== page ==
On 23 January 1996 solicitors acting on his behalf sought leave which in terms was for him to remain in the United Kingdom on compassionate grounds. Put shortly, those compassionate grounds are that if he is returned to St Kitts he will not receive such medical treatment as he is presently receiving here, which will not, as I understand it, cure his disease, but which it is hoped will help to prolong his life so far as possible.

That application was refused very quickly by a letter from the Chief Immigration Officer at Gatwick to the solicitors acting for him dated 25 January 1996. It reads, in part:

"In the light of the above circumstances and your correspondence of 23 January, your request on Mr. Davoren's behalf for entry to the United Kingdom outside of the Immigration Rules has been considered but I regret that in the particular circumstances of the case the Immigration Service are not prepared to exercise such discretion in his favour. In reaching this decision full account was taken of paragraph 4 of the Immigration and Nationality Department B Division Instructions regarding AIDS and HIV positive cases."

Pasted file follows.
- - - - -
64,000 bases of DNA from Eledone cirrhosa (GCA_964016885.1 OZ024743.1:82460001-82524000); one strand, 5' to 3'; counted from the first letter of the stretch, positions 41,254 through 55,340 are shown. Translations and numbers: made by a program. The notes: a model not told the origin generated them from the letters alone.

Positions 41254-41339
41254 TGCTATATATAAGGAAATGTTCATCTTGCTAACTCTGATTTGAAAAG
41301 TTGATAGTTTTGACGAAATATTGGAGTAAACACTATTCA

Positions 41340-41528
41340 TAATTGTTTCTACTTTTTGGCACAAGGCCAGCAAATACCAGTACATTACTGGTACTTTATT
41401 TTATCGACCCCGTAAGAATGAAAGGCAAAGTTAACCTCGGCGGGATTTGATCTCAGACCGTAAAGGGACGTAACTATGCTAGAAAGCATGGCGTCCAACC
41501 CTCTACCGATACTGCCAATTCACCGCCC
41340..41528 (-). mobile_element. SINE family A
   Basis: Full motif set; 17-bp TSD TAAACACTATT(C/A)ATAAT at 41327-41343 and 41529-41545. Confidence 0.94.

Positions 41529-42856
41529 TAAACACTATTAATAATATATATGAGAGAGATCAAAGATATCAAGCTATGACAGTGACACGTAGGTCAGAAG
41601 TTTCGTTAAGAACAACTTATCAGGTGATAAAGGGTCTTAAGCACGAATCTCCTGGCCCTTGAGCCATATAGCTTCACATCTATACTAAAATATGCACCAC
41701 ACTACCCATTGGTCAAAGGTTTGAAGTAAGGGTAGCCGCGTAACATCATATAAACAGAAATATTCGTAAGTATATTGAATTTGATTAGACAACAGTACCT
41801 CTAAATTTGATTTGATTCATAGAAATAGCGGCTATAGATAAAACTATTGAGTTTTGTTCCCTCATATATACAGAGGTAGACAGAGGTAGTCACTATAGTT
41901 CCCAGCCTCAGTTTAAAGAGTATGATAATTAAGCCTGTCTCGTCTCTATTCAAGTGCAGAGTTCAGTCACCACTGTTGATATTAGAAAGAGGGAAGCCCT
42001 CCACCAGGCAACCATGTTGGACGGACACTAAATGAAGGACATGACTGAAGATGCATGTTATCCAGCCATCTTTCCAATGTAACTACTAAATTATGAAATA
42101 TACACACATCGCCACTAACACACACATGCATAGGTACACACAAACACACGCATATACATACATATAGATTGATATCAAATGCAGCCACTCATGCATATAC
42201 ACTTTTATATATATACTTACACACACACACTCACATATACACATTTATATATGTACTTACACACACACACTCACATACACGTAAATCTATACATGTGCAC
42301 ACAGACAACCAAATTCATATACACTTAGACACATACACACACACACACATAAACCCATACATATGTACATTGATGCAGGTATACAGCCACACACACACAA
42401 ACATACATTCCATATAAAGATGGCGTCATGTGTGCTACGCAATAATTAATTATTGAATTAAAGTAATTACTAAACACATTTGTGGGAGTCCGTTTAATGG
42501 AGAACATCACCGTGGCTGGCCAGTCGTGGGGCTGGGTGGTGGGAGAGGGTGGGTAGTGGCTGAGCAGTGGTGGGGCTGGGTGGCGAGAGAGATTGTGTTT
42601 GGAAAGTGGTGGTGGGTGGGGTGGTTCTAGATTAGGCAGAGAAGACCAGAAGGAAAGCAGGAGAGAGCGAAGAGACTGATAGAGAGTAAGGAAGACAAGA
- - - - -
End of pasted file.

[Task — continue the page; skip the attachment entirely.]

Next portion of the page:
I break off to say that the Home Office has promulgated a document which is advice or a direction to members of its staff on "how to deal with cases involving those suffering from AIDS or who are HIV positive". The document, in paragraph 2.2, says that the fact that an applicant has AIDS or is HIV positive is not in itself sufficient grounds to justify the exercise of discretion where the requirements of the rules are not met. Paragraphs 4 and 5 of the document differentiate between the guidance given in relation to those seeking leave to enter and the guidance given in relation to people who have entered the United Kingdom. They read: